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Publication numberUS6770488 B1
Publication typeGrant
Application numberUS 09/527,226
Publication dateAug 3, 2004
Filing dateMar 16, 2000
Priority dateMar 19, 1999
Fee statusPaid
Publication number09527226, 527226, US 6770488 B1, US 6770488B1, US-B1-6770488, US6770488 B1, US6770488B1
InventorsKeith T. Carron, Robert C. Corcoran, Roberta Ann Sulk
Original AssigneeThe University Of Wyoming
Export CitationBiBTeX, EndNote, RefMan
External Links: USPTO, USPTO Assignment, Espacenet
Use of raman spectroscopy, desiccated metal particles, molecular specific coatings, sample containers, and multivariate analysis to determine the concentration of an analyte
US 6770488 B1
Abstract
A colloidal system for detection of a variety of analytes involves techniques which permit reconstitution of a desiccated substance such as for surface enhanced Raman spectroscopic analysis and multiple sensors at once, each having different spectra through the use of markers or the like. Competitive assay techniques and a variety of substances are explained to permit a practical an versatile system which can also be used for immunological assays and can include antibodies tagged to provide spectroscopic indicia.
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Claims(66)
What is claimed is:
1. A method of analyte detection, comprising the steps of:
a. establishing a colloidal substance;
b. providing said colloidal substance in a liquid;
c. desiccating said colloidal substance in said liquid to establish a residue of said colloidal substance;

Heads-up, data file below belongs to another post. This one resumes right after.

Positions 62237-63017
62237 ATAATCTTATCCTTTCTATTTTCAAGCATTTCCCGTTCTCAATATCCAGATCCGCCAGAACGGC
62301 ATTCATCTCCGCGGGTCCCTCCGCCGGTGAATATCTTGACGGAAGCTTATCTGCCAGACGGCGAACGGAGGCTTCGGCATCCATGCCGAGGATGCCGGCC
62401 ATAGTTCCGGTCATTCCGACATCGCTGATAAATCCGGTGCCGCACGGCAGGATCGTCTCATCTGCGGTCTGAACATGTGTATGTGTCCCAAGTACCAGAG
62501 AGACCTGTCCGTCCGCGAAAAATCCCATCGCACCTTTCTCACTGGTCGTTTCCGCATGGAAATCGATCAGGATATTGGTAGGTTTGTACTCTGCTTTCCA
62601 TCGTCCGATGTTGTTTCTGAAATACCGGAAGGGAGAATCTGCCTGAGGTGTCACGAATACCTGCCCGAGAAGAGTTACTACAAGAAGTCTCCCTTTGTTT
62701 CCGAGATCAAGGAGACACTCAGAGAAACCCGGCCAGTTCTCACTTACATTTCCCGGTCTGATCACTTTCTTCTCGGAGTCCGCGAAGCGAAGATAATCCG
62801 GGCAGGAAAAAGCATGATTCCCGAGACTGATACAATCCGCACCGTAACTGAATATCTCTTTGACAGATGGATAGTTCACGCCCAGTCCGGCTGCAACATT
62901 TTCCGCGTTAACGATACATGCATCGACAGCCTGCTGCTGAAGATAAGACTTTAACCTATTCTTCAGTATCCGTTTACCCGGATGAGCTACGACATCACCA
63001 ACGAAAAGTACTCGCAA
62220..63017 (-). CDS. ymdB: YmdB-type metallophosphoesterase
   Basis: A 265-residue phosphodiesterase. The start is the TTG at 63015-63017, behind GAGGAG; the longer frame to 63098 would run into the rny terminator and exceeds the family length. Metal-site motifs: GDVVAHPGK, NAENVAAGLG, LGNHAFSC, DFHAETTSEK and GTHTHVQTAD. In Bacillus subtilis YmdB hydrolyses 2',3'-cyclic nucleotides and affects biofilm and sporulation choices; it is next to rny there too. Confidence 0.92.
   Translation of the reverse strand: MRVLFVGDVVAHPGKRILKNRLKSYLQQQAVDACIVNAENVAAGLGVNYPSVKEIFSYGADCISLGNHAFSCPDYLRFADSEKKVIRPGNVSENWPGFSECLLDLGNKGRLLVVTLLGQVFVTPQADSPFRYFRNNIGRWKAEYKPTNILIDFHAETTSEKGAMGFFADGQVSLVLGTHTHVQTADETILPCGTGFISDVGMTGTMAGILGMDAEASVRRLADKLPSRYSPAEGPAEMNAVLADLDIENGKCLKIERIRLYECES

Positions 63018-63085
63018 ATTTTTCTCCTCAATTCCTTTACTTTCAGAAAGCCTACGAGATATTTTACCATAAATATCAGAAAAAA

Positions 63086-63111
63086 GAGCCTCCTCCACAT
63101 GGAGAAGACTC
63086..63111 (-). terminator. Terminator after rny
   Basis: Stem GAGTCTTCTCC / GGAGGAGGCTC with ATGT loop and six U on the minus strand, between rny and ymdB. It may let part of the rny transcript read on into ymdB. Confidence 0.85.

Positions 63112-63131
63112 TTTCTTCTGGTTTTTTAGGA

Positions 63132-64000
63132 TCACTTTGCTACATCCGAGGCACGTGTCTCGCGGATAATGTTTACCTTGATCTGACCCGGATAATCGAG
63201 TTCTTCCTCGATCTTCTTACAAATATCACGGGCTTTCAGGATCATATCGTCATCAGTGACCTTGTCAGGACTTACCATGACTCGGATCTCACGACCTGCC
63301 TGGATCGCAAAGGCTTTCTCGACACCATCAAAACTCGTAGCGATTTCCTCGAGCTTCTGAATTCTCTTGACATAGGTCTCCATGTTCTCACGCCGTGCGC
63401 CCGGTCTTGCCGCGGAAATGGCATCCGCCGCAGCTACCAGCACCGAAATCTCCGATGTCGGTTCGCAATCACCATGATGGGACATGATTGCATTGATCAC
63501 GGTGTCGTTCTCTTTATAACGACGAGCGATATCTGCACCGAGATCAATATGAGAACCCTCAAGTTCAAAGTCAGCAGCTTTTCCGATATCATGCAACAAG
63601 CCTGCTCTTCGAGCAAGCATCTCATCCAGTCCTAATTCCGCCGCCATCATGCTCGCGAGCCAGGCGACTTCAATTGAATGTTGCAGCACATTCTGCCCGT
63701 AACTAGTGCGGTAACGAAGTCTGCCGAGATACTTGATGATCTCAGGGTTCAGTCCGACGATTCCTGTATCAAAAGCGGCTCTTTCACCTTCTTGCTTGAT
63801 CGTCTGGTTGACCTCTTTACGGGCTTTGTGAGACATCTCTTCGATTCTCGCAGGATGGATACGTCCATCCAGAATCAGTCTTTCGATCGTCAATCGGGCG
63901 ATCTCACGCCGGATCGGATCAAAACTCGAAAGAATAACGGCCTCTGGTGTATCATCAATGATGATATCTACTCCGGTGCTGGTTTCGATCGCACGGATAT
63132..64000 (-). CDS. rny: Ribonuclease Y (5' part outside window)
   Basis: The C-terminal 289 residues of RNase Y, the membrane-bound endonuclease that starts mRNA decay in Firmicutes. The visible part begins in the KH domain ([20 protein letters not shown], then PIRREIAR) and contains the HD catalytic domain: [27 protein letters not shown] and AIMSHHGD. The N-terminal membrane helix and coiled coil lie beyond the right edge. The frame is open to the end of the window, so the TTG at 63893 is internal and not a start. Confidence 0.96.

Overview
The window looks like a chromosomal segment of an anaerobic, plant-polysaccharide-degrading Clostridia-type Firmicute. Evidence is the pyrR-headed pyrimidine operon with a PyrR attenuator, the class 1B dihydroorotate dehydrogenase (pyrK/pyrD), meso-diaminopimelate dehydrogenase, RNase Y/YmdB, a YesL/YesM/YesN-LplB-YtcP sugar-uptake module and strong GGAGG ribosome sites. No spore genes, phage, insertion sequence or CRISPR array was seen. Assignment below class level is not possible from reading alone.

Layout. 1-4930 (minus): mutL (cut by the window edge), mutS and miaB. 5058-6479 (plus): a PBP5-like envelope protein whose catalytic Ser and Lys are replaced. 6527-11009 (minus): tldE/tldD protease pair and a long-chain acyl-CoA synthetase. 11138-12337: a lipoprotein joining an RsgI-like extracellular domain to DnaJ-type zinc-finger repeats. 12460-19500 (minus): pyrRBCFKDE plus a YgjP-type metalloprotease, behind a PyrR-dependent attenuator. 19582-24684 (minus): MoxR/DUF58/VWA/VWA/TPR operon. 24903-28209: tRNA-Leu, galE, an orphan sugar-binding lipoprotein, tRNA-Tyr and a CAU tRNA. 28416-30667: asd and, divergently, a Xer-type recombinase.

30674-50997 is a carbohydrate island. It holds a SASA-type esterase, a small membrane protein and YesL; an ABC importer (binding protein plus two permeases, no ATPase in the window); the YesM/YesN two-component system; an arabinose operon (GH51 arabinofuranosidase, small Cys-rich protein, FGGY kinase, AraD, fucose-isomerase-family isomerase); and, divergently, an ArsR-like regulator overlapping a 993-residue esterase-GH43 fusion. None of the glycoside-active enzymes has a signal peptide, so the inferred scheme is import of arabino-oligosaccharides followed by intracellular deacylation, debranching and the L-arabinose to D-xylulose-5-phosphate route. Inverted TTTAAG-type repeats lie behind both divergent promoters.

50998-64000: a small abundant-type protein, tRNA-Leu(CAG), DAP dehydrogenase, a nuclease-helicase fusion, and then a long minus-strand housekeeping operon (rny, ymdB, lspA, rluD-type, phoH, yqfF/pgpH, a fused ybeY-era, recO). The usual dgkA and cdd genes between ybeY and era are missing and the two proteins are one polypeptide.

d. reconstituting said residue of said colloidal substance to generate a colloidal sensor solution containing said colloidal substance;
e. interacting an analyte with a portion of said colloidal substance contained in said colloidal sensor solution;
f. subjecting said colloidal sensor solution to an illumination;
g. affecting said illumination with said portion of said colloidal substance contained in said colloidal sensor solution interacting with said analyte to generate an affected emission; and
h. spectroscopically analyzing said affected emission to detect said analyte.
2. A method of analyte detection as described in claim 1 wherein said step of establishing a colloidal substance comprises the step of establishing a surface enhanced Raman spectroscopic colloidal substance, and wherein said step of affecting said illumination with said portion of said colloidal substance contained in said colloidal sensor solution interacting with said analyte to generate an affected emission comprises the step of generating a Raman spectral signal, and wherein said step of spectroscopically analyzing said affected emission to detect said analyte comprises the step of analyzing a surface enhanced Raman spectrum.
3. A method of analyte detection as described in claim 2 wherein said step of establishing a surface enhanced Raman spectroscopic substance comprises the step of establishing a surface enhanced Raman spectroscopic substance selected from a group consisting of silver colloids, gold colloids, colloids formed from the chemical reduction of silver salts, colloids formed from the chemical reduction of gold salts, metal colloids, colloids formed from the chemical reduction of metal salts, colloids formed from the electrochemical reduction of metal salts, colloids formed from the electrochemical reduction of gold salts, colloids formed from the electrochemical reduction of silver salts, colloids formed from the ablation of metals, colloids formed from the ablation of silver, and colloids formed from the ablation of gold.
4. A method of analyte detection as described in claim 1 wherein said step of affecting said illumination with said portion of said colloidal substance contained in said colloidal sensor solution interacting with said analyte to generate an affected emission comprises the step of generating a fluorescence spectral signal, and wherein said step of spectroscopically analyzing said affected emission to detect said analyte comprises the step of analyzing said fluorescence spectral signal.